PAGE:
Evangelical Leaders Promote New Age and Eastern Spiritual Practices
In what appears to be a sweeping phenomenon, Christian leaders are embracing practices and a new spirituality that borrows from Eastern mysticism and New Age philosophy. The changes are taking place worldwide and involve many of the most popular evangelical leaders including Rick Warren, Brian McLaren, Richard Foster, Tony Campolo, and Eugene Peterson.
In Rick Warren’s Purpose-Driven Life, on Day Eleven, he encourages people to practice “breath prayers” by repeating words and phrases over and over in a mantra-style prayer, a practice used centuries ago by a group of mystical monks known as the Desert Fathers. This so-called “prayer” is identical to that found in Hindu yoga and Zen Buddhism.
Brian McLaren, leader of the emerging church movement has been caught with his hands in the contemplative cookie jar too by endorsing the back covers of some more-than-questionable books. One in particular, Reimagining Christianity by Alan Jones says that the doctrine of the Cross is a vile doctrine. Alan Jones is an interspiritualist and mystic in every sense of the words. Take a look at the Living Spiritual Teachers Project, of which Jones is involved. This group of about twenty includes Zen and Buddhist monks, New Agers and even Marianne Williamson and her Course in Miracles. The goal of this group is to integrate other world religious beliefs into Christianity.
McLaren has also endorsed the back covers of Dave Fleming’s The Seeker’sWay and Tony Campolo’s Speaking My Mind, both of which belief that Christianity is too limiting, and a union between other religions is necessary. In Speaking My Mind, Campolo states: “[M]ysticism [contemplative prayer] provides some hope for common ground between Christianity and Islam.” (p.149)
Dan Kimball, author of The Emerging Church (with forewords by Rick Warren and Brian McLaren), encourages practices such as lectio divina, (p. 223) a form of mantra-style meditation and the use of labyrinths, maze-like structures. Historically and in most labyrinths today, a chanting prayer is used while walking the labyrinth with the purpose of connecting to God or what many call Divinity. According to most who promote labyrinths, it is not necessary to be a born-again Christian to reach this inner Divinity.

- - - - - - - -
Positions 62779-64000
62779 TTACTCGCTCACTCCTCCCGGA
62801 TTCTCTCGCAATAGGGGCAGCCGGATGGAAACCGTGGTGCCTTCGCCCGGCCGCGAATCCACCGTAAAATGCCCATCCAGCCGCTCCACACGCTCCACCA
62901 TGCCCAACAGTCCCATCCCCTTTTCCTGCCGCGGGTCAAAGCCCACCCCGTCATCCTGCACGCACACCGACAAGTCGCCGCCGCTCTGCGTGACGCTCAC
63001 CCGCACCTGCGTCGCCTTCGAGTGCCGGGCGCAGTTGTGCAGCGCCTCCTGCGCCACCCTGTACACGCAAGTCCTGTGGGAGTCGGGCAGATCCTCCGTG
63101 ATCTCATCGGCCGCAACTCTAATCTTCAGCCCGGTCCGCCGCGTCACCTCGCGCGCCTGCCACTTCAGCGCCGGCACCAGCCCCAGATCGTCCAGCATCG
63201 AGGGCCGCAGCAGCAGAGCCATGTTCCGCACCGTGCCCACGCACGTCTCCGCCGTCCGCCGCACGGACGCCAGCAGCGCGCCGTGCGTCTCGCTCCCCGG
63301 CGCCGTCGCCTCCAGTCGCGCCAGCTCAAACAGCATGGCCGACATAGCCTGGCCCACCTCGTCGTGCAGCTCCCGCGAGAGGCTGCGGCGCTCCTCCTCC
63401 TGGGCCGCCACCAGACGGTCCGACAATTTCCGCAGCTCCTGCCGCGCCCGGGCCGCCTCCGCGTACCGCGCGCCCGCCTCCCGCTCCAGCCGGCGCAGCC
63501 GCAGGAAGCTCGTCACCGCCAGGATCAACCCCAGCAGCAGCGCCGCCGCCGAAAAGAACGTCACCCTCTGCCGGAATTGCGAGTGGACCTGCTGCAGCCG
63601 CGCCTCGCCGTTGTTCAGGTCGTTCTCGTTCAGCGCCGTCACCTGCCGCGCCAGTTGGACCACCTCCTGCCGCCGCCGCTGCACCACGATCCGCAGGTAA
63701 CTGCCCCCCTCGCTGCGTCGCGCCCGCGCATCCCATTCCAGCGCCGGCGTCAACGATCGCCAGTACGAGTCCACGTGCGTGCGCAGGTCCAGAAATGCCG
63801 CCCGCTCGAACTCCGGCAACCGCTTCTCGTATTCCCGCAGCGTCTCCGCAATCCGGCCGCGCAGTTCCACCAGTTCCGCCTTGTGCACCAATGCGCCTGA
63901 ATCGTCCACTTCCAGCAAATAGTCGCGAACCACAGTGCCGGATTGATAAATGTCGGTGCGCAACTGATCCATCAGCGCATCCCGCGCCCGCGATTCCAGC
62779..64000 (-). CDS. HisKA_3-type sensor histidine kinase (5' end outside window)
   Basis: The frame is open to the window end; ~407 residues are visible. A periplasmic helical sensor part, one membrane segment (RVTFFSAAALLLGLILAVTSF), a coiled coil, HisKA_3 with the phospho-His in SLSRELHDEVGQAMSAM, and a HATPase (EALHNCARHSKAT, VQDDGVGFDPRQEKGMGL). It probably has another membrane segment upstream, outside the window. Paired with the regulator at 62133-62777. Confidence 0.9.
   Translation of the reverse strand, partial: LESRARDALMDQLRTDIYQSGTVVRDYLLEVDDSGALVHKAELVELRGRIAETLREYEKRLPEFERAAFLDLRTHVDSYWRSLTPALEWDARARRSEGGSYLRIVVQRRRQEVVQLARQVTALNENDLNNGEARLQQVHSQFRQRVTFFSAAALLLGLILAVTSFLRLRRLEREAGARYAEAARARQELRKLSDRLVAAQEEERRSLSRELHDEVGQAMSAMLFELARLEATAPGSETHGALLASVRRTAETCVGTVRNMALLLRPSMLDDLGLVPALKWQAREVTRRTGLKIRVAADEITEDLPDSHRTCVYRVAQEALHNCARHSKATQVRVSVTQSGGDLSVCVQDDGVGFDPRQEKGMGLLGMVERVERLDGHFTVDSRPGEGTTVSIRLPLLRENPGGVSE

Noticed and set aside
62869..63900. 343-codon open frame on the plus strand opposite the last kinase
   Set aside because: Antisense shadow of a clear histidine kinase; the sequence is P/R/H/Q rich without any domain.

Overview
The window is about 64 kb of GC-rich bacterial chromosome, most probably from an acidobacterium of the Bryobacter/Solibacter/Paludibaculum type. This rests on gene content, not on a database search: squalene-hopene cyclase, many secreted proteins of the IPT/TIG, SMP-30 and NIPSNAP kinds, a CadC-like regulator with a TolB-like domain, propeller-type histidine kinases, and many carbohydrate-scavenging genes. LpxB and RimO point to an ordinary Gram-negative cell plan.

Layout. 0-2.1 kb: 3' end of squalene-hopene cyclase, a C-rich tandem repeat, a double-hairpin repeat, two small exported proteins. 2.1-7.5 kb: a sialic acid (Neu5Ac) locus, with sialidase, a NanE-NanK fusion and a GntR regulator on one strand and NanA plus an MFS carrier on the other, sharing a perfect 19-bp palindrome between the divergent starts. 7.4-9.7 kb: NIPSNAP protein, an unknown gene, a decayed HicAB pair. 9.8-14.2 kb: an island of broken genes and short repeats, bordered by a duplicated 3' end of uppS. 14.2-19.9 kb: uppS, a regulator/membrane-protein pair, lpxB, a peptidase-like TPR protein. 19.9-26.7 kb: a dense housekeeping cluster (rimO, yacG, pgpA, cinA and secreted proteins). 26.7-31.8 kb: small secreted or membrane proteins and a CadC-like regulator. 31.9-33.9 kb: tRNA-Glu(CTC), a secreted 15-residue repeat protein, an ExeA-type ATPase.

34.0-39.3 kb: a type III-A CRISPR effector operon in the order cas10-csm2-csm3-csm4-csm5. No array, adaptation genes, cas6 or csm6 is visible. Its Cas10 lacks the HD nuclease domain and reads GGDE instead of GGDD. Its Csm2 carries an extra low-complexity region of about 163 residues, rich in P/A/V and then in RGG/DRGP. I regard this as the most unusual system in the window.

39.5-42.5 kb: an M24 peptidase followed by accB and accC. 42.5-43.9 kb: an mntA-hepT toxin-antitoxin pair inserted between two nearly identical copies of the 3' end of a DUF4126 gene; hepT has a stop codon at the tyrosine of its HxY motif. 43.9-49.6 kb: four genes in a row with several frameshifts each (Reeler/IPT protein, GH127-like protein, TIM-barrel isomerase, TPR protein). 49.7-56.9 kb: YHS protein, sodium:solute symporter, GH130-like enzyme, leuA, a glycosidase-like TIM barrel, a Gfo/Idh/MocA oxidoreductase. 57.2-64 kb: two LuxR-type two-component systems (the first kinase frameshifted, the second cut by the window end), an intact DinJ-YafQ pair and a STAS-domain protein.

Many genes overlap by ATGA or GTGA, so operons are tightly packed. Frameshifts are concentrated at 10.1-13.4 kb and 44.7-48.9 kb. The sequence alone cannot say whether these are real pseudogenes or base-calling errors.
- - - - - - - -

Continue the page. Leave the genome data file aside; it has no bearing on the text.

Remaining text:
Bruce Wilkinson, author of Prayer of Jabez, does his part in bringing this new spirituality into Christendom by accepting universalist Robert Schuller’s invitation to speak at the Robert Schuller Leadership Institute this past January. Bill Hybels, senior pastor of Willow Creek and Foursquare President Jack Hayford joined Wilkinson at this year’s event. Incidentally, Hayford has no problem placing his name on the cover of Richard Foster’s Streams of Living Water, in which Foster quotes universalist Thomas Kelly as saying all human beings have a Divine Center.
Zondervan Publishing hopped on the band wagon too. A couple years ago they formed a formal partnership with Youth Specialties, host of the National Pastor’s Convention which brings in an array of New Age practices from labyrinths, contemplative prayer and yoga. Last year Rick Warren spoke immediately after the yoga workshop. This year Warren is incorporating into his Purpose-Driven Life youth ministry speakers from Youth Specialties and the pro-contemplative Group Publishing.